Also note the search suggestion “best new small family cars under $20,000.” That indicates that families searching for cars are also interested in finding good deals.
LSI is also important for PPC for auto dealers, not just SEO.
Try your own free test for LSI topics. Start typing any search phrase in Google. Related topics will automatically show up as Google suggests them.
There are arguments that you can’t directly optimize for LSI search terms. Fair enough. But you can use LSI search terms to understand related phrases and sub-topics, which is the point we’re making here.
After all, Google is showing you related phrases that people actually use. Google is also showing you phrases that a searcher may decide to click on, abandoning the original search, because the suggested phrase is more relevant.
Not all searchers know what to search for when they start a search. Google and LSI helps the searcher quickly narrow the search.
Trend 4: The increase in “near me” search, for SEO marketing for the automotive industry
There has been explosive growth in local searches, including “near me” search, as reported by Lisa Gevelber, Google’s VP Marketing for the Americas.
According to Google, “near me” mobile searches contain a variant of “can I buy” or “to buy.” These have grown over 500% over the last two years.
Way back in 2017, Google observed that smartphone users dropped location qualifiers such as ZIP codes or neighborhoods from local searches. This is because smartphone users started to assume their local search results would be relevant to them because of their phone’s location. Smartphone users began to figure out their phones really were smart.
Following 2017, there was more than a 200% increase in “near me” searches related to automobile and truck dealers.
These include searches like “car dealer near me,” “Ford truck dealer near me,” or “Buick dealer near me.”
Local search also uses phrases like “…open now near me,” “…near me right now,” indicating the immediacy of these local searches. In the pandemic, phrases including words like “delivery,” “…scheduling test drive…,” or “…dealer wearing masks” are more popular.
Google My Business (GMB) also plays an important role in local search results in 2020. In order to show up for local search results make sure your GMB account is claimed, your business hours are entered, and make regular posts through GMB. These techniques improve your organic results for local searches.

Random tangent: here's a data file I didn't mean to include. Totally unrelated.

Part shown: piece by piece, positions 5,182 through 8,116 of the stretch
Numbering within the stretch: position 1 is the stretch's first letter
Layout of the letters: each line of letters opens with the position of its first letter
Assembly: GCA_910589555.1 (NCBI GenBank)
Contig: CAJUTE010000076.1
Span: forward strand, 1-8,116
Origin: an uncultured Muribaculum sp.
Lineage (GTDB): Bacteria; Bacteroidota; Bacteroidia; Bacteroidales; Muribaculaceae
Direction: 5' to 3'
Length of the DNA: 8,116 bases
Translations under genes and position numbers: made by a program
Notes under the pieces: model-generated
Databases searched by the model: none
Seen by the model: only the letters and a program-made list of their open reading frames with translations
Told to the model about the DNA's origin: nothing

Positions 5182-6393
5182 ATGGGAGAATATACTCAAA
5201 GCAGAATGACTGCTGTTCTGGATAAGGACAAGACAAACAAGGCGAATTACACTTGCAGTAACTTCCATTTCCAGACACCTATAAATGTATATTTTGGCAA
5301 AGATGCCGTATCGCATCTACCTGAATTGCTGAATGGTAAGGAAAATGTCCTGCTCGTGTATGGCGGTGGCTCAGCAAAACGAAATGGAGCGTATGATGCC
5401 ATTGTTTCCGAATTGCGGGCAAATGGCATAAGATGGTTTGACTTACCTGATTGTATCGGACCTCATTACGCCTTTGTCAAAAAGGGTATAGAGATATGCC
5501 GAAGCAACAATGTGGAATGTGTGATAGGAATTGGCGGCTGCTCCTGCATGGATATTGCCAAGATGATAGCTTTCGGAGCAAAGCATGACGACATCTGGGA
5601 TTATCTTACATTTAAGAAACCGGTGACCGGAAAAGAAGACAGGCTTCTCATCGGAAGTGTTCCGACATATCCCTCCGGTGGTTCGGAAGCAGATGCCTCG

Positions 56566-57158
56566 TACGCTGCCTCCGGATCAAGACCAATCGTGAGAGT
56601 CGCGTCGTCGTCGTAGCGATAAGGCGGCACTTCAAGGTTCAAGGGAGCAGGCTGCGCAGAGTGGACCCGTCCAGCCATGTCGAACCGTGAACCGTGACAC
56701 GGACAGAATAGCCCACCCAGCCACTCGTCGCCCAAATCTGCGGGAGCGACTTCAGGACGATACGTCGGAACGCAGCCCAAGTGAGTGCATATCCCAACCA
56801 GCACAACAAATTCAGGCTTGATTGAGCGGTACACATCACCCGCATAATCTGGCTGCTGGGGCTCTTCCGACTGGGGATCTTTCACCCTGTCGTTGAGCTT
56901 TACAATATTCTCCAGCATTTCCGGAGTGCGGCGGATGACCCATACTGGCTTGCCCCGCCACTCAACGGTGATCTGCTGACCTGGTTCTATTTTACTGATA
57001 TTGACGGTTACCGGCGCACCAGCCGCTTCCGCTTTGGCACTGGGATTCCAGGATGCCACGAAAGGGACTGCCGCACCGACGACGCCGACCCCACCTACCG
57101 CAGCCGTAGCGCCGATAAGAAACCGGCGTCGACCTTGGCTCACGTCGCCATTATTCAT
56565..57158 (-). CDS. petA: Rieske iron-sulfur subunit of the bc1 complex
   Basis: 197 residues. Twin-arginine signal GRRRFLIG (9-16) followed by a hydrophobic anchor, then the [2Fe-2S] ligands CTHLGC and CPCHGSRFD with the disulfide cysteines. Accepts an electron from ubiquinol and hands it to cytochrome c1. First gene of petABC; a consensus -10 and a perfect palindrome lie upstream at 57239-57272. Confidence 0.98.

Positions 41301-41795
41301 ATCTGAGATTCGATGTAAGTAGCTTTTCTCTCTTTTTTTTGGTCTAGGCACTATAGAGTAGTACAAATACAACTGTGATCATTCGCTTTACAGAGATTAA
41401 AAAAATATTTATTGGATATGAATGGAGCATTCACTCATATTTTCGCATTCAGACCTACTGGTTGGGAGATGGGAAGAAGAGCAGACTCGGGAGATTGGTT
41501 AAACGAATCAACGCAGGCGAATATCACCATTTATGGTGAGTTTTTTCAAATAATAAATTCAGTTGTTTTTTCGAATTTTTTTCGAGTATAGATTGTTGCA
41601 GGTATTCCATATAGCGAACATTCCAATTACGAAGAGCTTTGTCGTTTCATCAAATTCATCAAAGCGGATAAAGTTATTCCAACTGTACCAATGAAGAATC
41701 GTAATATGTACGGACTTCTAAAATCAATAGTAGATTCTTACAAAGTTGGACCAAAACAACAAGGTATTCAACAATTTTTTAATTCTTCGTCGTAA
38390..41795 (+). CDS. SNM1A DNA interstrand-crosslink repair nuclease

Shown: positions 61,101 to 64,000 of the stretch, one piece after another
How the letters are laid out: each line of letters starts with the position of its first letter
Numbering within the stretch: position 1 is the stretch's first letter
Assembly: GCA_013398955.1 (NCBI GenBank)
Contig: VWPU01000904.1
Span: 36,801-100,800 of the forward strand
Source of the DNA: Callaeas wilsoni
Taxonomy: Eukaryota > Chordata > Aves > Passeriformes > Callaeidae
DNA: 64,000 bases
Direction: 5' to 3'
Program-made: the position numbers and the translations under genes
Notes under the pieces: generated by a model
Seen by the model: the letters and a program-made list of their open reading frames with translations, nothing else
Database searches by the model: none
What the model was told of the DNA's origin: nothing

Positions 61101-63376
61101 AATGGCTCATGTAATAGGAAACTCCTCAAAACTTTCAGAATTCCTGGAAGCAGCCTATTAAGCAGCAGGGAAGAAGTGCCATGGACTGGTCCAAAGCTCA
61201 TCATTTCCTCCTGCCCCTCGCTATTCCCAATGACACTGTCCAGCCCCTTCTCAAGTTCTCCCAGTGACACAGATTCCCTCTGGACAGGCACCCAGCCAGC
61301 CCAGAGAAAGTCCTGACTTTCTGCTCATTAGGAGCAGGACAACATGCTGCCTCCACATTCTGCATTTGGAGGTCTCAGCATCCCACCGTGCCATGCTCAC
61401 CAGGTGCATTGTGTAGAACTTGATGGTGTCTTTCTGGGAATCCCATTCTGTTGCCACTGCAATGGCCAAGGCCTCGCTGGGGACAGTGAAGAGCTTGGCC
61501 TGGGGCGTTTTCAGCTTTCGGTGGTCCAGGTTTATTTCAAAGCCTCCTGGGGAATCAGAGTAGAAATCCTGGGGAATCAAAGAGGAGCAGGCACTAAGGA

Does your automotive website NAP?
Take advantage of this local search activity! Your automobile dealership website must have NAP information. NAP stands for Name, Address and Phone. This information should be on every page of your website along with hours of operation. This can be in the footer, or in the header. These pages should all be marked up with schema like JSON-LD code to help search engines understand the NAP information.
Website schema and snippets became significantly more important in 2020-2021 and will only increase in importance in 2023.
Also make sure your Google My Business (GMB) information is completely filled out. Make sure you have a GMB account and check that your hours match your website’s hours.
Have you ever done a search for something “…near me” on your phone? Have you seen the popup window that Google would like to use your current location?
Do a good job adding NAP and JSON-LD to your website and do a good job completing your GMB profile information, and you are more likely to show up for local search results.
By the way, it should go without saying an automotive dealer website must be mobile-friendly in 2020. After all, virtually all of these local searches are on mobile devices.
For PPC for auto dealers, it is important to include location extensions in Google Ads. These extensions can show distance to a location, a location’s street address, or clickable call button. It also gives access to information about the location such as hours, directions or photos.
Trend 5: Sending traffic to your own website, relying less on third party sites
Traditionally automobile dealers rely heavily on paid listings through third party websites such as Cars.com or Autotrader. With the increase of importance of local search results, there’s a big opportunity for auto dealers to send local search traffic to their own websites instead of relying on third party sites.
Our observation is that more auto dealers want to send traffic directly to their own website and that should continue. This leads to questions on how to improve the function of their own website, or how to improve lead generation for local search results.
Do you have questions about SEO for the automotive industry?
If you have more questions on anything in our article, please don’t hesitate to give us a call.